illustrator: Renato Alarcão
Farrar Straus Giroux, 2005
While the premise of infusing popular European-based fairy tales and other stories with Raza cultural markers is imaginative and can result in a good outcome, Santos Marcantonio’s attempt to do so results in writing that is uneven and mostly falls flat.
I chuckled while reading “Red Ridin’ in the Hood,” especially at the repeated reference to “white goat cheese that smelled like Uncle José’s feet” and the picture of a horrified young Roja, holding her nose against the smell of the cheese. But the story asks young Raza readers to totally suspend disbelief to the fact that, not only would a Chicano wolf named “Lobo Chavez” be cruising around the barrio in a low-riding Chevy, preying on grandmas, but, most unbelievably, that police would actually come into the barrio in order to help a little girl and save the day.
Although her telling of “Belleza y La Bestia” almost fails, Santos Marcantonio’s setting it in the context of the Mexican Revolution saves it. Here, an aristocrat who supports the Emperor Maximiliano is turned into a hideous beast by a bruja, because he has no soul. The curse is broken—and he becomes human again—because of a beautiful young woman who is a defender of the Revolution. “True ugliness,” she tells him, “can be found only in the hearts of people who hurt others.” The didactic moral notwithstanding, the story works for me.
However, in most places, Santos Marcantonio breaks the first rule of writing: Show, don’t tell. In “El Día de los Muertos,”—a Mexica retelling of “Orpheus and Eurydice,” the description of the courtship sinks like lead: “Every day afterward at the market…[Xochiyotl] would always stop to talk to Nochehuatl. They shared laughter, a reverence for life, a respect for the gods, and a strong connection with family.” Apparently, the author can’t imagine a real conversation between two young Mexica people.
Many of the author’s descriptions are heavy-handed as well: The lizards, for instance, in “The Piper of Harmonía,” are “green as deceit,” and in “Alejandro and the Spirit of the Magic Lámpara,” the antagonist’s “greed was as thick as the mud alongside an irrigation ditch.”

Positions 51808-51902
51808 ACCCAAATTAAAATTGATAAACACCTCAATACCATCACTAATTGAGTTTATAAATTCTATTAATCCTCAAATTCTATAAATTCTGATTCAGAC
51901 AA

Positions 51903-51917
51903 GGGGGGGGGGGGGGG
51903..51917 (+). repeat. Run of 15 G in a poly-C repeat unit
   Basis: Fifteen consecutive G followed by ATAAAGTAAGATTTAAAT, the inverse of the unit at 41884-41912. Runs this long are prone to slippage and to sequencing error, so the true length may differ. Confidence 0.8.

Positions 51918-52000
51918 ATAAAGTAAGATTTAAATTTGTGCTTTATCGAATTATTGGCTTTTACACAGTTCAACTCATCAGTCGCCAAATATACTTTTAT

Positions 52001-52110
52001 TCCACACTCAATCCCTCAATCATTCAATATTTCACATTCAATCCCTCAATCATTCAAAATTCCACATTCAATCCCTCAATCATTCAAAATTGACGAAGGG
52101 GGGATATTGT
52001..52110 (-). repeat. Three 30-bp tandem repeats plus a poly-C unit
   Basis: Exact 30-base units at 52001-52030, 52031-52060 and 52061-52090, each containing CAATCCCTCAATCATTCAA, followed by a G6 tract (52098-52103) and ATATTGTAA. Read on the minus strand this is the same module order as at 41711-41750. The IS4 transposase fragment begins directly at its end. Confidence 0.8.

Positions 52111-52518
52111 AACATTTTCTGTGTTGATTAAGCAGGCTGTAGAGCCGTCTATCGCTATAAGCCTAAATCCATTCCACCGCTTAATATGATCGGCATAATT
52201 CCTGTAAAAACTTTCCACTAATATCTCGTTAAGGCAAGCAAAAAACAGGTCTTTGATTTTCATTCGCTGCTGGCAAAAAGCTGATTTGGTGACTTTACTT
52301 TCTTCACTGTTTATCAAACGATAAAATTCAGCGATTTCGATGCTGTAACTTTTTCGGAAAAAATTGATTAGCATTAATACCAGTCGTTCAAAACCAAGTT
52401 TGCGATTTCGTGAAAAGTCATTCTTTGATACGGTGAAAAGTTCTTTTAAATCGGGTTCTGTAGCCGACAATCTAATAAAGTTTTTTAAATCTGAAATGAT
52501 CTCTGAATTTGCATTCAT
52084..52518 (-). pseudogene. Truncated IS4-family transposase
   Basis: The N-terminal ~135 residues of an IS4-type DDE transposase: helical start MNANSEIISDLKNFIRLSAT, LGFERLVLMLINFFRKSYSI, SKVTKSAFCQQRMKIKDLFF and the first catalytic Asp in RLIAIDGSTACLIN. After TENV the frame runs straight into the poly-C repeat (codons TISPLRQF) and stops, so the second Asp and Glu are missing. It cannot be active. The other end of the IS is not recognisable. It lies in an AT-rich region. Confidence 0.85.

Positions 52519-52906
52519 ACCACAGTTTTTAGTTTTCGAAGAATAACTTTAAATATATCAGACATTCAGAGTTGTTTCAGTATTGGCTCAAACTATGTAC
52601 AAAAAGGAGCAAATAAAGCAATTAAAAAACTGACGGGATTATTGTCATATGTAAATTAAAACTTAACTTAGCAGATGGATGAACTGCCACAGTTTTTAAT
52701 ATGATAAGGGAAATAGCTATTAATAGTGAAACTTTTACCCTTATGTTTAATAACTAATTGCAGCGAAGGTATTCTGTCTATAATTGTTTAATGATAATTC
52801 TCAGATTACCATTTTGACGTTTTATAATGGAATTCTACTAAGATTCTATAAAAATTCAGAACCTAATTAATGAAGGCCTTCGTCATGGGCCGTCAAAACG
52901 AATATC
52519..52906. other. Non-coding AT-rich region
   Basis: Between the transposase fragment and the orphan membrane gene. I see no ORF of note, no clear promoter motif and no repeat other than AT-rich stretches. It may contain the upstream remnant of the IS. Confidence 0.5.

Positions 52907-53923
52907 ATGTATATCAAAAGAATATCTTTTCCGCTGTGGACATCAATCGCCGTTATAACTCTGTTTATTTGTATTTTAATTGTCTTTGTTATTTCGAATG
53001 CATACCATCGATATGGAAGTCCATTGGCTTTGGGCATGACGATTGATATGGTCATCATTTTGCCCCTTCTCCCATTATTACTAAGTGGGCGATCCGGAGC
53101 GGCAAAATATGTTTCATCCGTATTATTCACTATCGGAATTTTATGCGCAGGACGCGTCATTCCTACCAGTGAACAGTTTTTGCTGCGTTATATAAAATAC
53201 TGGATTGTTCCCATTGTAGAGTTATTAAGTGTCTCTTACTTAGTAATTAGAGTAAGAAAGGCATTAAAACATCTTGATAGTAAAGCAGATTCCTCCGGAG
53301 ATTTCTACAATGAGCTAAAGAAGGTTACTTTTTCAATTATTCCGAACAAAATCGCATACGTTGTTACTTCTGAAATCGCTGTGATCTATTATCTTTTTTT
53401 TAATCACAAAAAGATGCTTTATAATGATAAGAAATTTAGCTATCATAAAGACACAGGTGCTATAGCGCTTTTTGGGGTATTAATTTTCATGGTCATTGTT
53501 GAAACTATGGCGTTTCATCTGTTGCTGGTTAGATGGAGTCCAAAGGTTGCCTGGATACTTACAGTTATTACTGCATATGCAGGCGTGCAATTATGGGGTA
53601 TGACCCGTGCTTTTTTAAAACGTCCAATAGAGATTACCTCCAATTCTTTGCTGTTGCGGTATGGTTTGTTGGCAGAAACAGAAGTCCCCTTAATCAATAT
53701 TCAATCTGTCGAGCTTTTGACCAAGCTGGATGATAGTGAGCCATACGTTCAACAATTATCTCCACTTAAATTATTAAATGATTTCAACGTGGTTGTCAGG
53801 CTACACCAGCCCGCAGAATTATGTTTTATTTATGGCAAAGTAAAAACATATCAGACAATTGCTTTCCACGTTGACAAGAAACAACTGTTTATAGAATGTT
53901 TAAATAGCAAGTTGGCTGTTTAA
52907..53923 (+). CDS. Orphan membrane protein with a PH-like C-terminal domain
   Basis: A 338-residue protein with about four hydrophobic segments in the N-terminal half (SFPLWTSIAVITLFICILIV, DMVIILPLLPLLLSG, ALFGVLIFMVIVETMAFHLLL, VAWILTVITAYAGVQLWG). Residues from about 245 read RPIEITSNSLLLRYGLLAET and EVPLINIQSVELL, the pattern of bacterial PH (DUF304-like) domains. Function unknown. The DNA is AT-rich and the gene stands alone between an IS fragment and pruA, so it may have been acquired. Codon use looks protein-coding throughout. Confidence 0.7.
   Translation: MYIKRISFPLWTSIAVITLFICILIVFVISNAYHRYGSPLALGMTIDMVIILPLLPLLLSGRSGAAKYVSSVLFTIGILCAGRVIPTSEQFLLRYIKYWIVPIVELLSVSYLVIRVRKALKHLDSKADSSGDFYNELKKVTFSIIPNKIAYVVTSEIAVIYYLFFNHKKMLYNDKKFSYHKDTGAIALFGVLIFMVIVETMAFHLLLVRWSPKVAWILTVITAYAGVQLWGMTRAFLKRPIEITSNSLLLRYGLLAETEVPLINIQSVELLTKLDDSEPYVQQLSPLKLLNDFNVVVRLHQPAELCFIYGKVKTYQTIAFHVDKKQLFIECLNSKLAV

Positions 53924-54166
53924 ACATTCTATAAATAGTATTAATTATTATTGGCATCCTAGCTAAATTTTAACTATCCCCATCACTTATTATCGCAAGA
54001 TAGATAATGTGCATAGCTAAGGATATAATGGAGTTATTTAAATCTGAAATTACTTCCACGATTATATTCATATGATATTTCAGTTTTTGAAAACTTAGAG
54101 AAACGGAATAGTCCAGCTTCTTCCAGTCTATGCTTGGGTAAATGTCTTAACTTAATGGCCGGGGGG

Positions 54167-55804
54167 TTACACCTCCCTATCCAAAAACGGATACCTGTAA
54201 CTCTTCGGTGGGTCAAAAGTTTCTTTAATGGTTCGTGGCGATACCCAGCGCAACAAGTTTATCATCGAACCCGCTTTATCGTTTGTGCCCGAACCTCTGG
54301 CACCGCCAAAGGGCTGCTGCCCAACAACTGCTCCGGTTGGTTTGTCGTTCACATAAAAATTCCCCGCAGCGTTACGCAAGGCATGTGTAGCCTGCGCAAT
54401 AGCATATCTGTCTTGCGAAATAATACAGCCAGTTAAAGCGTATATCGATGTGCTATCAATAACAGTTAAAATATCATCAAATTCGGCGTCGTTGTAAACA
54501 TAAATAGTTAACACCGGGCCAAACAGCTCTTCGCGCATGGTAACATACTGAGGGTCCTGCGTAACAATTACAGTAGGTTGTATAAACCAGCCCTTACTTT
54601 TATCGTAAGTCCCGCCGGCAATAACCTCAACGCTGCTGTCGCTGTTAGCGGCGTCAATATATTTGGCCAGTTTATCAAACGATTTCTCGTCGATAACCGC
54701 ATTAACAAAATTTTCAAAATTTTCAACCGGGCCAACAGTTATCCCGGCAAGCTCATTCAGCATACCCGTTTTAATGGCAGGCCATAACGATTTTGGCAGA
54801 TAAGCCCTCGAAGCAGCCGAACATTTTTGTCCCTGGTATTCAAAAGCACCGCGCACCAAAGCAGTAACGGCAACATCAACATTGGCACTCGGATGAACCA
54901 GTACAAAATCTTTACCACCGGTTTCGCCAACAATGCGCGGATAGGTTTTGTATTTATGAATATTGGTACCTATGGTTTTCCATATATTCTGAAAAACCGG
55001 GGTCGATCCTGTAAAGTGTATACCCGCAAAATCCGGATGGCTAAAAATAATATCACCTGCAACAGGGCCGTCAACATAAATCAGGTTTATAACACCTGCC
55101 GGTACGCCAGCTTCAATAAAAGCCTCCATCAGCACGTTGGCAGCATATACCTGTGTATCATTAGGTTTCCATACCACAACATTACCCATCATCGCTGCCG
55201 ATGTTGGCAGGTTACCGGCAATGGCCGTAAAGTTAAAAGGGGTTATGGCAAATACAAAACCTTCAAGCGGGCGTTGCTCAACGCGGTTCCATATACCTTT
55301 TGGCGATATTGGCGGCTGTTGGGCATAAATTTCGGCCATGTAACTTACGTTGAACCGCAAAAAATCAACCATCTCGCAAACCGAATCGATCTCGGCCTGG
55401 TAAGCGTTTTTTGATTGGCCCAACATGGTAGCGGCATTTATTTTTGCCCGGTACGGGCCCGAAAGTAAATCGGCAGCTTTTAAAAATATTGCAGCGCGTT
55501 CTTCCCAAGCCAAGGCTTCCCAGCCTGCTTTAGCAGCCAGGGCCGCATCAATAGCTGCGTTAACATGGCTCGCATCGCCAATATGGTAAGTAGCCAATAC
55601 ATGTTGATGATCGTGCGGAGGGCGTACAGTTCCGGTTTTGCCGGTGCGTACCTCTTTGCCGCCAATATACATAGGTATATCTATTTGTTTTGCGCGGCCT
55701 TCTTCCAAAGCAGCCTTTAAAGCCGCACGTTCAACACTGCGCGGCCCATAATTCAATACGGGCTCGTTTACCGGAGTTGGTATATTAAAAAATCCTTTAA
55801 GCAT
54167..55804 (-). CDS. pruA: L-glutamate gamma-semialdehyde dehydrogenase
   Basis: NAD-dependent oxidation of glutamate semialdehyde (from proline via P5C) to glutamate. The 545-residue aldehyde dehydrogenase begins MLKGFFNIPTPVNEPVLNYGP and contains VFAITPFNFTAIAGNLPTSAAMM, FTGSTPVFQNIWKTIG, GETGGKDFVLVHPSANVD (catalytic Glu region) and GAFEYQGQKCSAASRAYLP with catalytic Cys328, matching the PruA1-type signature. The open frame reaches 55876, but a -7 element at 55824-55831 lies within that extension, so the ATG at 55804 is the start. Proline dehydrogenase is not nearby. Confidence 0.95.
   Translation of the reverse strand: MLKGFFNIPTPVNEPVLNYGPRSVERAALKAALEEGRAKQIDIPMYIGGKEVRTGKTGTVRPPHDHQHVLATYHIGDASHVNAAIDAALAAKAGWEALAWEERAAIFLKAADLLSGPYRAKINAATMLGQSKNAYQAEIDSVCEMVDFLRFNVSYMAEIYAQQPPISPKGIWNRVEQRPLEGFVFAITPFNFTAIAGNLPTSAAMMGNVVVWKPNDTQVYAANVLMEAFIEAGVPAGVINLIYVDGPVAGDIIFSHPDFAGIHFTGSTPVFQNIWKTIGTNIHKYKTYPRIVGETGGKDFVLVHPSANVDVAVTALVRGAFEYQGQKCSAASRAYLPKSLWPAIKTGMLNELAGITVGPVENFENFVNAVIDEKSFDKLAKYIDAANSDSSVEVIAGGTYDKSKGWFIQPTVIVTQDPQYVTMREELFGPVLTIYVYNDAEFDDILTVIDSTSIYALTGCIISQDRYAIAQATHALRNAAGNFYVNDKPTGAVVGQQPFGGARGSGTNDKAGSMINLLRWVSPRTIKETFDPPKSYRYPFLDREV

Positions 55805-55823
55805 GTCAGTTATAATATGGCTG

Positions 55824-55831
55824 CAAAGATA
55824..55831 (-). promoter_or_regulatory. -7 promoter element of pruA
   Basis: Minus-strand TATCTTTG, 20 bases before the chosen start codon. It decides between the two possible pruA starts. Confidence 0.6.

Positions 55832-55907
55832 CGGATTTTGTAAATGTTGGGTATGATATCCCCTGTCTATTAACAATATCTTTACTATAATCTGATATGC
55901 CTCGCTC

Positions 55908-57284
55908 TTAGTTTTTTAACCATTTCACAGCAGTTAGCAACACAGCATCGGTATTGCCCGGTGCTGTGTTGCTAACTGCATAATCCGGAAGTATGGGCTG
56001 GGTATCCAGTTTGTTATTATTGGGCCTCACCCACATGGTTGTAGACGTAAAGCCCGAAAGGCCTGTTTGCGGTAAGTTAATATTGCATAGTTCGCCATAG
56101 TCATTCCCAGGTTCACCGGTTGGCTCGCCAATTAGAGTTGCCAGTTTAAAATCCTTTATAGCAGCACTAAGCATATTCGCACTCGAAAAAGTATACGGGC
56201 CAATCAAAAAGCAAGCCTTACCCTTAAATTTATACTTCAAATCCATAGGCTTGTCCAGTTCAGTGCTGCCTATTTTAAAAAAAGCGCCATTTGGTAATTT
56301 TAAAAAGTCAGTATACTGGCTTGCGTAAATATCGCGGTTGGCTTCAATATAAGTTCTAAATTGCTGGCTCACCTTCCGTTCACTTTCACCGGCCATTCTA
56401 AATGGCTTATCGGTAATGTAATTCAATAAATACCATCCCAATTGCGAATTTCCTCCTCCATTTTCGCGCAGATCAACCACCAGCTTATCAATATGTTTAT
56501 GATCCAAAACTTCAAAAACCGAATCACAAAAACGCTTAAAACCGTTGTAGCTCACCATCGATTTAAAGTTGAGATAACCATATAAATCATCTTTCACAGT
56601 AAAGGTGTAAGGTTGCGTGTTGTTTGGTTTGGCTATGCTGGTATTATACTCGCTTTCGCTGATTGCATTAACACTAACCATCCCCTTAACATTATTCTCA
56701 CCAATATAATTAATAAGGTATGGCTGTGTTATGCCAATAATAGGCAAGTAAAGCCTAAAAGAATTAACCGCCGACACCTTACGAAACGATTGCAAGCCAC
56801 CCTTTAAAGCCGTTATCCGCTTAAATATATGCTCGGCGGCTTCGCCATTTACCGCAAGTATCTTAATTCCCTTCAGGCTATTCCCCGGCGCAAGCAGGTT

Just about all of the morals, too, are didactic and boring. In “Emperador’s New Clothes,” a haughty teenager gets his comeuppance, immediately after which he takes a vow “right on the spot” that he would no longer judge his peers by what they wore. “Soon, Emperador was no longer called El Rey, but El Corazón, because he showed others that he had a king-size heart.”
Also, there’s the kind of dissonance that had me turning back the pages to see if my first impressions were correct. In “Juan and the Pinto Bean Stalk,” for instance, Juan’s mother works at a laundry and they have to buy food, so they probably don’t live in the countryside. But wait! They have a cow! Do they keep her in the backyard or what? Then there’s this: “Juan was tired of eating beans, eggs, and tortillas every day.” If they live in the barrio, eating such nutritious foods would not be a sign of poverty. So what’s the deal?
I also object to animal stories in which the protagonists refer to themselves as food. This all started for me as a young child, when I discovered the connection between Shari Lewis’s puppet’s name, Lamb Chop, and what it actually referred to. In Santos Marcantonio’s version of “The Three Little Pigs,” the pig brothers, having outsmarted the wolf (but not, of course, killing him as in the original story), establish a place called “Residencias Chicharrones”….
Renato Alarcão’s black-and-white pictures are sometimes comical and sometimes dramatic, but may not hold the attention of youngsters who have been programmed to pick up books that are brightly colored.
There are many, many versions of Raza stories in print, both traditional and contemporary, that Raza children could appreciate. I’d recommend Bobbi Salinas’s hilariously told and riotously illustrated The Three Pigs: Nacho, Tito, and Miguel/Los tres cerdos (Piñata, 1998), and her Cinderella Latina/La Cenicienta Latina (Piñata, 2003). Plus, they’re bilingual. So, Red Ridin’ in the Hood is marginally recommended, if at all.